The Earth is full of weird, intriguing people and sometimes those people end up making films. I don't know Cory McAbee personally, but based on The American Astronaut, his first feature film, I think it's probably safe to say he is one of them. The first time I watched The American Astronaut I had a really hard time placing the film, but it stuck with me throughout the years and it became one of those seemingly accidental favorites. That was years ago though, so time to give it another whirl and check if it was able stand the test of time.
Trying to categorize The American Astronaut is a near impossible task. Genre-wise, the film serves an interesting mix between sci-fi and fantasy, though it's hardly Star Wars. Stylistically it feels more like an Eraserhead offspring and atmospherically it's like the cinematic equivalent of a Johnny Cash song. If that makes little sense, don't worry, the film itself doesn't either. It's one of those films you simply have to accept and experience, so you can figure out at the end whether you actually liked it or not.
Ultimately though, it's that gritty, grizzly and smokey American bar feel that defines the dna of the film. Think cowboys, cigarettes and bourbon in some kind of extremely lo-fi version of the future, where humanity has found its way off of Earth, but is still flying around in barns. Yups ... barns. And if all of that wasn't weird enough, the film also fancies itself a musical, with some country and rock music thrown in for good measure. So yeah, The American Astronaut has everything to be a very divisive film.
The plot is rather nonsensical, little more than an excuse to get from scene to scene, which is were the actual magic happens. There is a backstory of course, about a pilot who has to deliver a young boy to Venus, a planet governed by women. The boy functions as a means of pleasure and reproduction for the women, who never actively switch around males. Rather they wait until their male boy toy finally dies before getting a new one. While entertaining in a silly kind of way, it doesn't seem like there's much of a point to it all.
One of the film's most striking features is the stark black and white photography. I always love a black and white film with sharp contrasts and The American Astronaut surely delivers. There are some amazing visual tour de forces here, the scene in the rogue barn in particular sticks out as pure genius. It's a little reminiscent of Charlie Deaux' Zoetrope, though I'm sure that (short) film is equally obscure. A better transfer may do the film some good, but as the DVD is pretty much impossible to find, I wouldn't hold my breath for a Blu-ray release in the near future.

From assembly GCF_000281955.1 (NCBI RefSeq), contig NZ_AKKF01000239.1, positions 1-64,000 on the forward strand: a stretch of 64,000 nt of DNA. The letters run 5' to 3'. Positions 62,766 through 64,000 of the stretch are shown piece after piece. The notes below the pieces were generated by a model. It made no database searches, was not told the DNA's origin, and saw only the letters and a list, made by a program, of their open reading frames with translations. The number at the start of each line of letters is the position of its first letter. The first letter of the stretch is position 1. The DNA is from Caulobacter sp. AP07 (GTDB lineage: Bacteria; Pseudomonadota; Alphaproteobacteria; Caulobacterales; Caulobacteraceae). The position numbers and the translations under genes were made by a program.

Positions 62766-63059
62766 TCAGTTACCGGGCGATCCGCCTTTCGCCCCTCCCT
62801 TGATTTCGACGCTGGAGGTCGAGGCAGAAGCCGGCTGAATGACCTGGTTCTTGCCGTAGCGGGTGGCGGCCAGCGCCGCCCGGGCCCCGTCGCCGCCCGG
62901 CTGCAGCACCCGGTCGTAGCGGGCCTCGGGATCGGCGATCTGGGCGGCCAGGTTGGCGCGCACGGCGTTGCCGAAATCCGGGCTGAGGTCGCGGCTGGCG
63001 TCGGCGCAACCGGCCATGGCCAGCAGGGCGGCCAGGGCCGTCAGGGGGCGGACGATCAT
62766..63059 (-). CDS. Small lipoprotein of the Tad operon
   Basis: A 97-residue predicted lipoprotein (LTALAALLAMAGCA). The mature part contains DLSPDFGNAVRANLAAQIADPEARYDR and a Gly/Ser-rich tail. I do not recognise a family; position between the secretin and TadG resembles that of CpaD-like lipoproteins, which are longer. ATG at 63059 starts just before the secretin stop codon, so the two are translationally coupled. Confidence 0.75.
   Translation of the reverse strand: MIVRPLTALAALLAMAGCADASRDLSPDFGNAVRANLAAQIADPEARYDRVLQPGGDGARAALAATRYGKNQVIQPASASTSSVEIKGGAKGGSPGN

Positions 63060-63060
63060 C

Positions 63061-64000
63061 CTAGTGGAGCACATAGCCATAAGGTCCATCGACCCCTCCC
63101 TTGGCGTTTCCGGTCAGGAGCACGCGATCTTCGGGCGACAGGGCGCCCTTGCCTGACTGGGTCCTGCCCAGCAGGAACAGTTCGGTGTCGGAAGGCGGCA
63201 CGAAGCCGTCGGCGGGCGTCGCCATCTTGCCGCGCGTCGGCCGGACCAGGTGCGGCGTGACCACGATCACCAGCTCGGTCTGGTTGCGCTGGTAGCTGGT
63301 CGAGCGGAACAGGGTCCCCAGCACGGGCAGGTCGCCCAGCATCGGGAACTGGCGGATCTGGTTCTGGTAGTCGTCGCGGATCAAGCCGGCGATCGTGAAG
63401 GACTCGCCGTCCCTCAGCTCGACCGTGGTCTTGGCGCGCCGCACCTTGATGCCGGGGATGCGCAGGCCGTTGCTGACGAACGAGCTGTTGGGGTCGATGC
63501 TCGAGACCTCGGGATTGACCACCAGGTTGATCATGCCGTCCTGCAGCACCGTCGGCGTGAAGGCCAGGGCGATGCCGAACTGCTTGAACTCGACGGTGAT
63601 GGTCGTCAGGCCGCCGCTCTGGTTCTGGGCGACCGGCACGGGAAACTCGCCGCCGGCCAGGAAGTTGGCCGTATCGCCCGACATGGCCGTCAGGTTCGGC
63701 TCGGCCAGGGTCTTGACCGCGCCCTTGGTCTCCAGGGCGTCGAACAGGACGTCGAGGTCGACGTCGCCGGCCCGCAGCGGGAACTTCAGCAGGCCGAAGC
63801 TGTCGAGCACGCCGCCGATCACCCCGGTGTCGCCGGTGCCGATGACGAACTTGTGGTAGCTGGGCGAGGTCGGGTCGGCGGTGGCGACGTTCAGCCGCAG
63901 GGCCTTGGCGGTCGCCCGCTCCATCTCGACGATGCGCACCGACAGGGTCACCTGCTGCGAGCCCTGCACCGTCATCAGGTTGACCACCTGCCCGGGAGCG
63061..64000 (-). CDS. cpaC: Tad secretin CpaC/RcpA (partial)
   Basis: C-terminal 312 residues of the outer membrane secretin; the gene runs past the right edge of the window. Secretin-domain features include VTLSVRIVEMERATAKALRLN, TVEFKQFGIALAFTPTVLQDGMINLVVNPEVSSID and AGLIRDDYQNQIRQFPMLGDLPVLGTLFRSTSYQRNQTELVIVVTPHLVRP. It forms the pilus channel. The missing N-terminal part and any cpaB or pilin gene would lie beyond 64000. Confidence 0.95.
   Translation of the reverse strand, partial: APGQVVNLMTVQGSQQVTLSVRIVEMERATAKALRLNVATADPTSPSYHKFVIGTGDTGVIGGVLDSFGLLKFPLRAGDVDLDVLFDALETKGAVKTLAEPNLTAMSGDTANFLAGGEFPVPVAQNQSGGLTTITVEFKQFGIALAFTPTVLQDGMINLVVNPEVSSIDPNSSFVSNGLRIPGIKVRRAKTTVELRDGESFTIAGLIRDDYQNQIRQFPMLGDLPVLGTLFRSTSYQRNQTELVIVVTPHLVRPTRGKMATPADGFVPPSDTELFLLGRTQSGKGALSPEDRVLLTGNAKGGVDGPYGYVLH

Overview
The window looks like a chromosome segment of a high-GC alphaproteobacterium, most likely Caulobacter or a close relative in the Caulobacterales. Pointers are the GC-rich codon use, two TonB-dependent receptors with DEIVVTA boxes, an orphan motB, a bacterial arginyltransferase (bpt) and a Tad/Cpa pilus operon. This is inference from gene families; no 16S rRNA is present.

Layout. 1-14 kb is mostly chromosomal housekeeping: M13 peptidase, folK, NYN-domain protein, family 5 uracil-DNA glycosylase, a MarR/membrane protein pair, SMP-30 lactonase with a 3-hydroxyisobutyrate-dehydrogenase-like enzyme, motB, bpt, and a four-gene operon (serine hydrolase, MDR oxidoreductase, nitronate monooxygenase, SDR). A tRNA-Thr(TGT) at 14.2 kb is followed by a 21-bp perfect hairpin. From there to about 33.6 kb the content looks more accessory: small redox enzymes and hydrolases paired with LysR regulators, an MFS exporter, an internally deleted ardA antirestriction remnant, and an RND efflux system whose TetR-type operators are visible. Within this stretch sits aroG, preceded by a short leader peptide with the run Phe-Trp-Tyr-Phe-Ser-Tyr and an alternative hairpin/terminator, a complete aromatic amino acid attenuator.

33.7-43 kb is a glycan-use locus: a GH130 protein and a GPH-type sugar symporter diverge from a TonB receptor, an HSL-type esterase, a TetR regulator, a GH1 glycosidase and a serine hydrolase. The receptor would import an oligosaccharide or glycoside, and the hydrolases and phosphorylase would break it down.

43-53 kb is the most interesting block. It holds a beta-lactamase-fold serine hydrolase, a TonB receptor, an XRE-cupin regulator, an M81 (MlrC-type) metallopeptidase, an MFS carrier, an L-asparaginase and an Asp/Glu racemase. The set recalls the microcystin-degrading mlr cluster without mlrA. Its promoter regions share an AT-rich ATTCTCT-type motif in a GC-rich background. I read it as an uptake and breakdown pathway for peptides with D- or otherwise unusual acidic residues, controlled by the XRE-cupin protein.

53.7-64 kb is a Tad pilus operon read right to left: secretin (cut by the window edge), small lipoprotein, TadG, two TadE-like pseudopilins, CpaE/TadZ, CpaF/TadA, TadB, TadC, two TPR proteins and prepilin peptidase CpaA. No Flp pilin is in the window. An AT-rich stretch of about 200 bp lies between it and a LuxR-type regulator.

The soundtrack too has a tremendous impact. I'm really not a fan of either rock or country music, but it integrates and fits so well here that it's just impossible to see it separate from the film. You really can't say The American Astronaut would've been better with a different soundtrack, because it just would've been a completely different film. I like it when directors put so much weight on the music, it shows that the quality of a soundtrack goes well beyond the mere musical taste of the viewer.
The acting is probably one of the film's weaker points. McAbee himself stars in the lead role and does a good job, but Cook, Sisto and Golden seem to have trouble finding the right balance. Fair enough, it's not an easy task bringing gravity to roles that are basically just farcical, but it's not exactly impossible either. Do keep your eyes open for a nice cameo of Tom Aldredge, people with perfect sight may also recognize James Ransone as the boy in the bodysuit.
The American Astronaut is a crazy film. Some interludes seem to exist entirely on their own, others are there to further along the story. The film can be extremely dry, but it can also switch to an almost slapstick-like absurdity in a heartbeat. One scene can be dark, eerie and even freaky, while the next one can just as well feature the silhouette of a singing cowboy. The finale gets a bit more narrative compared to the rest of the film, but even then there's still plenty of craziness to keep you occupied.
Cory McAbee's film is a marvel. It's something completely unique, incredibly tricky to describe and pretty much impossible to forget. There are some technical hiccups and the film can feel a little disjointed in places, but that never hampers the unadulterated fun that lies at the core of The American Astronaut. Impeccably styled and a hoot from start to finish, it's a film that needs to be seen and experienced to be believed. Somehow I lost track of McAbee (who directored two more films since), I'm putting him right back on my list of priorities.